Stop jumping from fad diet to fad diet and just change your eating habits. Instead of following expensive, restrictive, unimaginative and trendy diets, make meaningful changes that will last and have a positive impact.
For one month, document when and what you eat in a food journal. The following month look at the food journal and identify changes that can be made to improve your eating habits. To make positive and meaningful changes read and implement the following :
Change the circumstances and the times when you eat.
Many people have bad eating habits because of their peers, unhealthy emotional drama or eating randomly everyday.
Eliminate binge eating sessions with your friends. Good friends will understand that you want to shed a few pounds and will have to skip this week’s pig out session at a buffet.
Elect to hang out with friends that model the eating habits you wish to aspire to. While dining with them, you can share ideas, figure out what helped them to achieve these healthy habits and remain motivated by your company with similar goals.
Stress can become too much to handle for people that resort to medicating with food. Try talking to a counselor or asking friends about good ways to deal with stress that do not involve a gallon of ice cream and a shovel-shaped novelty spoon.
There are plenty of creative and physical ways to channel stress. Exploring yoga, meditation, martial arts, studio art classes, hobbies, group therapy or having a friendly meet-up can greatly decrease stress and tension.
Eat your meals regularly and enjoy a small snack between the major meals. Eliminate meals that occur after 9pm. Calories taken in before bedtime are the least likely to be worked off. Wake up early and enjoy breakfast. Early risers have more opportunity to burn off calories than late risers.
Replace junk food snacks with healthy snacks.
There is nothing wrong with snacking . Its more important to focus on what you are snacking on and how many times a day you feel the need to snack. Eat small snacks that will help benefit your body. Try to find foods that have very little processing and no additives. To make your healthy snacking transition, try to find healthy versions of your snacks or explore new foods.
Decrease your dependency on refined, artificial or chemical sweeteners.
Instead of adding granulated sugar, syrup or artificial sweetener to your meals, try adding fruit puree instead. Apple sauce made with Granny Smith apples can be baked into many recipes or used as a sweet topping. Bananas can be combined with heavy cream and drizzled over dairy desserts.
Fat should not be completely cut out of your diet.
Fat is stored energy, acts as insulation, gives shape to your body and cushion to your organs and frame. Eating good fat in moderation helps eliminate the need to munch uncontrollably. Snacking is your body’s way of telling your brain it requires nourishment or energy. Eating foods that have good fats in them will help decrease the cravings for junk food.
Replace fast food meals with healthy versions and explore new types of foods.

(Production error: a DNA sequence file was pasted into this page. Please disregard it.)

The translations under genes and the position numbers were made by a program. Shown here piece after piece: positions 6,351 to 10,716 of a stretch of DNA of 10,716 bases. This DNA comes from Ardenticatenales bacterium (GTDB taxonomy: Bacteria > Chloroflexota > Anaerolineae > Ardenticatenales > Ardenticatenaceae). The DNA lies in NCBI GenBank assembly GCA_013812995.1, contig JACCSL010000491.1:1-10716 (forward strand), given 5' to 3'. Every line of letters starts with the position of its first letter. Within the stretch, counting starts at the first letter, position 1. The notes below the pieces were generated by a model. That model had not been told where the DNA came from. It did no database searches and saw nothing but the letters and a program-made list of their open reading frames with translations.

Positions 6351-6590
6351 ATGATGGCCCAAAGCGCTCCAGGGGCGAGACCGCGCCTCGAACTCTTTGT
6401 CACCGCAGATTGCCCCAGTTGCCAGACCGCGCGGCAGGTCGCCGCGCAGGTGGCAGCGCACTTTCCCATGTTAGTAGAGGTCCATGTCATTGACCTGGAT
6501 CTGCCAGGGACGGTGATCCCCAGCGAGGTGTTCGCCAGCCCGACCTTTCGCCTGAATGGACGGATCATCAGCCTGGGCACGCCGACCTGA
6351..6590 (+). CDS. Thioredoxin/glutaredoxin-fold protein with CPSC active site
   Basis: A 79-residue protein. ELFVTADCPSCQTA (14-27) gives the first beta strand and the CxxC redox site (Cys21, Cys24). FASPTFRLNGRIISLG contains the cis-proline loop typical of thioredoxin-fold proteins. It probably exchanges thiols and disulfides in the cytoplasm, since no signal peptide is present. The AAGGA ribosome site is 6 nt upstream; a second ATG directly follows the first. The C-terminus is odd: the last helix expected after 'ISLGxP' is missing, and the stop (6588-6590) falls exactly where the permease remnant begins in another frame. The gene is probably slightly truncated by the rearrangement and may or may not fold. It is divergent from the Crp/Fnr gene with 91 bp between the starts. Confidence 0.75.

If you love the taste of a good hamburger and fries, try to find healthy alternatives you can make or purchase. Hamburgers made at home can be tailored to suit your tastes. You will know what is in your hamburger and can control the portion size.
Hamburgers made in fast food places can contain other parts of the cow. These parts may not be nutritionally valuable or easily digested. Some places also add a variety of artificial additives, fillers, oils and other ingredients that could be pretty hard to work off.
Substitute the side order of fries with baked sweet potato or yam fries. Sweet potatoes and yams are rich in beta carotene and vitamin A.
Add more healthy side dishes and entrées.
Gradually incorporate more healthy foods into your main meals. Carrots and peas can liven up a plain rice dish. Placing a baked garlic chicken fillet on a bed of uncooked spinach and cold feta cheese is a great exploratory start.
Create boundaries for how you will eat.
Keep yourself from temptation by avoiding the need to eat at places that you know carry tempting junk foods.
Have a contingency plan in case you find it necessary to dine at an unhealthy dining spot. See if you can get healthy choices not available on the menu. Many fast food places have healthy alternatives, substitutions or made to order menu items.
Your habits will only take effect when you are motivated, stay encouraged, goal-oriented and in control. Don’t let bad emotional reactions interfere with your progress. Forgive yourself for slip-ups. There are going to be temptations or situations that get to the best of any of us.
Some fad diets depend on you “falling off the wagon” and then eating to medicate the guilt you feel. This can put even more weight back on the dieter.
Strengthen your resolve to rid yourself of damaging guilt. Learn from your mistakes and make plans to overcome those mishaps next time. Remember your goal is to improve your eating habits and setbacks will become easier to avoid.
Have fun and explore new foods.
Find ways to enjoy improving your dietary intake and the improvements will last longer. Many people that improve their eating habits have experienced less craving for junk foods, more energy, less digestion-related illness, noticed decreases in depression and improvement in self-esteem.
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